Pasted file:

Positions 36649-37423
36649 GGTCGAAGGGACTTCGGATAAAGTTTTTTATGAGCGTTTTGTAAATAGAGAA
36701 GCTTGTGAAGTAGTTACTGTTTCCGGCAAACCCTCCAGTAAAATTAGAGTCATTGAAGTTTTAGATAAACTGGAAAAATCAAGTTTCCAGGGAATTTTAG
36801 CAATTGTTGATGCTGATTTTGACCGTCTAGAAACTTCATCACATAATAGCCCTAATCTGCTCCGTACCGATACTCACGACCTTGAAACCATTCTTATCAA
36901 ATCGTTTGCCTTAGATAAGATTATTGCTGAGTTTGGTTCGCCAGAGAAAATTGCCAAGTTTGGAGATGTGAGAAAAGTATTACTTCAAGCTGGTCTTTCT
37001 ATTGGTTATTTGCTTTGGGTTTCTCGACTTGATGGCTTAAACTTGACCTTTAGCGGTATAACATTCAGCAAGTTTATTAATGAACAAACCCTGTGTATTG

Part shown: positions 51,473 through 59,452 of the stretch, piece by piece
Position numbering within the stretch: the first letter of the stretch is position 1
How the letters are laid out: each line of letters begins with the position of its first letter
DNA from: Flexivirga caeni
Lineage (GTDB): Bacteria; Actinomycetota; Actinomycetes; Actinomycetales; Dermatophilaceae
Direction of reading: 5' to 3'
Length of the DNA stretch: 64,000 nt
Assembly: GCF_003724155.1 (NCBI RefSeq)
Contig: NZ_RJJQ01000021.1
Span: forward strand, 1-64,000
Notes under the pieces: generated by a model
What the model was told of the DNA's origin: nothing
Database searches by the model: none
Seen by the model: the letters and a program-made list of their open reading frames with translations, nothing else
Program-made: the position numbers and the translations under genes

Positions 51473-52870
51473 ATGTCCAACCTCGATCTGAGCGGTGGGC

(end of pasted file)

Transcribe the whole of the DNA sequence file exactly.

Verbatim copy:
Positions 36649-37423
36649 GGTCGAAGGGACTTCGGATAAAGTTTTTTATGAGCGTTTTGTAAATAGAGAA
36701 GCTTGTGAAGTAGTTACTGTTTCCGGCAAACCCTCCAGTAAAATTAGAGTCATTGAAGTTTTAGATAAACTGGAAAAATCAAGTTTCCAGGGAATTTTAG
36801 CAATTGTTGATGCTGATTTTGACCGTCTAGAAACTTCATCACATAATAGCCCTAATCTGCTCCGTACCGATACTCACGACCTTGAAACCATTCTTATCAA
36901 ATCGTTTGCCTTAGATAAGATTATTGCTGAGTTTGGTTCGCCAGAGAAAATTGCCAAGTTTGGAGATGTGAGAAAAGTATTACTTCAAGCTGGTCTTTCT
37001 ATTGGTTATTTGCTTTGGGTTTCTCGACTTGATGGCTTAAACTTGACCTTTAGCGGTATAACATTCAGCAAGTTTATTAATGAACAAACCCTGTGTATTG

Part shown: positions 51,473 through 59,452 of the stretch, piece by piece
Position numbering within the stretch: the first letter of the stretch is position 1
How the letters are laid out: each line of letters begins with the position of its first letter
DNA from: Flexivirga caeni
Lineage (GTDB): Bacteria; Actinomycetota; Actinomycetes; Actinomycetales; Dermatophilaceae
Direction of reading: 5' to 3'
Length of the DNA stretch: 64,000 nt
Assembly: GCF_003724155.1 (NCBI RefSeq)
Contig: NZ_RJJQ01000021.1
Span: forward strand, 1-64,000
Notes under the pieces: generated by a model
What the model was told of the DNA's origin: nothing
Database searches by the model: none
Seen by the model: the letters and a program-made list of their open reading frames with translations, nothing else
Program-made: the position numbers and the translations under genes

Positions 51473-52870
51473 ATGTCCAACCTCGATCTGAGCGGTGGGC